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FAQs on Callichthyid Catfish Selection

Related Articles: Callichthyid CatfishesSummer loving: cats in the garden, kittens in the kitchen by Neale Monks,

Related Catfish FAQs:  Callichthyids 1, Callichthyids 2, Callichthyid Identification, Callichthyid Behavior, Callichthyid Compatibility, Callichthyid Systems, Callichthyid Feeding, Callichthyid Disease, Callichthyid Reproduction, Catfish: Identification, Behavior, Compatibility, Selection, Systems, Feeding, Disease, Reproduction,

Almost all Callichthyids, Corydoras are social animals... Must be kept in groupings to be happy, healthy.  

A golden albino Corydoras aeneus at the 08 Interzoo.

Quick question about Corydoras catfish 5/11/10
<Hello Judy,>
I was just wondering if it is harmful to keep just one Corydoras catfish?
<"Harmful" is a difficult word to use here. Yes, these are schooling catfish, and if kept singly the loner will be stressed and therefore more likely to get sick.>
I have a 10 gallon tank with 6 Neons and one Corydoras. Is one alone stressed out since they are so social??
<Yes. Get four more of the same species!>
Thank you!
<Cheers, Neale.>

Angelfish Mating/Cory Cats Schooling 8/20/09
Hello Crew, Hope all is going well. I have a question, please. I have a 75 gallon fw tank with 6 medium sized angelfish. I have read that if 2 pair off for mating they can get aggressive towards others in the aquarium.
Does this mean that they have to be removed or is a 75 gallon tank large enough so that the others can still live in peace?
< The pair will defend the eggs and fry. As the young become free swimming and began to wander their territory will expand. I would let them breed in the 75 gallon tank first and see how it goes.>
I also have a question about Corys. Right now I have 6 pandas. I have read that the more there are the more they will school and the minimum number should be 6. But if I purchased 3 or 4 of another type I know they would not school with the pandas, but will usually stay with their own kind.. But when there is less than 6 of a certain type of Cory can they still be happy together in the smaller groups even though they won't school? Thank you for your help. James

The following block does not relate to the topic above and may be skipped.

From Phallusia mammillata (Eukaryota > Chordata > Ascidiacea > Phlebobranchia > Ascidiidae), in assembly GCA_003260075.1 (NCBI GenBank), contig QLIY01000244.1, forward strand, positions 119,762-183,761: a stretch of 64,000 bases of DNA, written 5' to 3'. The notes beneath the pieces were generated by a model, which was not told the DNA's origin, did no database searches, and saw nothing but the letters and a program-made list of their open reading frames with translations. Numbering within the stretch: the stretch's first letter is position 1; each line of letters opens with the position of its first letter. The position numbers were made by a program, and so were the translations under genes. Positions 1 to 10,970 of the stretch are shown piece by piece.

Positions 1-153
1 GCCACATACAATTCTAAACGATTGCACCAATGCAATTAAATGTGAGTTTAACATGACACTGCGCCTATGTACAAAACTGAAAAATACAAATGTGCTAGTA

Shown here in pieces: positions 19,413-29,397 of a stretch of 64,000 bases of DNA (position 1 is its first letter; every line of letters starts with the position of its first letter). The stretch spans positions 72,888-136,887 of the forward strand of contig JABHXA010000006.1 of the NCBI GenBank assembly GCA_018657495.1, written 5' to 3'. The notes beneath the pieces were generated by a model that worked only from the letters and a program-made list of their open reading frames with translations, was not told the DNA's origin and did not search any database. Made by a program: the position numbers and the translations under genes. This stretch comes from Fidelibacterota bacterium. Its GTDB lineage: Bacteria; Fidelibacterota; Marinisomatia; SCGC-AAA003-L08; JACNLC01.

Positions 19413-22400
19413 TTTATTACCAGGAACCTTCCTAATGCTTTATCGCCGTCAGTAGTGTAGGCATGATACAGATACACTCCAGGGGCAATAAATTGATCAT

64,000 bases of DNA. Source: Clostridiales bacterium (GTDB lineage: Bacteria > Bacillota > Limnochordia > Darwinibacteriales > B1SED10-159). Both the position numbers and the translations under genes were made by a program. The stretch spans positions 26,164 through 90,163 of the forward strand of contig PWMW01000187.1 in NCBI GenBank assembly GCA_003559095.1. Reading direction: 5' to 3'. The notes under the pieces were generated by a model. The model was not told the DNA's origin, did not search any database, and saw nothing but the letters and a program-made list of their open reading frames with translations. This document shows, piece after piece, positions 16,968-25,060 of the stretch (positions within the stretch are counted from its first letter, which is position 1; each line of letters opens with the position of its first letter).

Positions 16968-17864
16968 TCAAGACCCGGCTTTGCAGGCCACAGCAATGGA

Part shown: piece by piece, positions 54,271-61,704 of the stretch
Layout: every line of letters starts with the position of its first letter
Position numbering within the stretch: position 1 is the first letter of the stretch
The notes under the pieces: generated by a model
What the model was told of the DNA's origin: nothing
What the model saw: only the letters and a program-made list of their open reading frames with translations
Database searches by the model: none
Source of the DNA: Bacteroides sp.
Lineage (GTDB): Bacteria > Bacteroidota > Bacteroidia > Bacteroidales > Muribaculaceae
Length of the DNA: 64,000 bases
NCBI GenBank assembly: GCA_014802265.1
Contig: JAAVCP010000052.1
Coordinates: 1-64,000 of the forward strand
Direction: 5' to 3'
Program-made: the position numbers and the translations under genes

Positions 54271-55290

< If they want to school then they will form their own little group regardless of the species. They will probably join the pandas if they really feel threatened.-Chuck.>

Cory Catfish, sel., fdg.  2/7/09 I am thinking about adding a couple Cory Catfish to my tank of livebearers. I was wondering-do Cory Catfish eat fish waste? I know they eat leftover food... Thanks a bunch! <Hello Hannah. Corydoras (and indeed catfish generally) do NEITHER of the things you mention. No, they do not eat fish waste. Why would they? Waste is removed by your filter, and through water changes. Every additional fish you add INCREASES the amount of ammonia and faeces in the tank, so your filtration will need to be adequate to the task. Secondly, they DO NOT eat (just) leftovers. Catfish should be given sinking pellets -- catfish food -- at least 3-4 nights per week. Corydoras are nocturnal fish by choice, and during the night will eat the pellets without having to deal with competition from day-active fish in the aquarium. Besides catfish food, they enjoy algae wafers and frozen bloodworms. One last thing: Corydoras are SCHOOLING fish, and are not happy in groups of less than 5 specimens. Adding "a couple" is simply condemning these adorable little fish to a nervous, unhappy existence in your care. Since tank-bred Corydoras such as Peppered Corydoras and Bronze Corydoras cost very little, there's really no excuse for not getting at least 5 specimens. If your tank is so small (or so heavily stocked) you can't add 5 specimens, you probably should add 2 either. Five specimens will settle just fine into a busy 20-gallon community tank without complaint. Cheers, Neale.>

Freshwater Stocking Question, Corydoras and Platy Sel.  11/26/08
Hello W.W.M. Crew!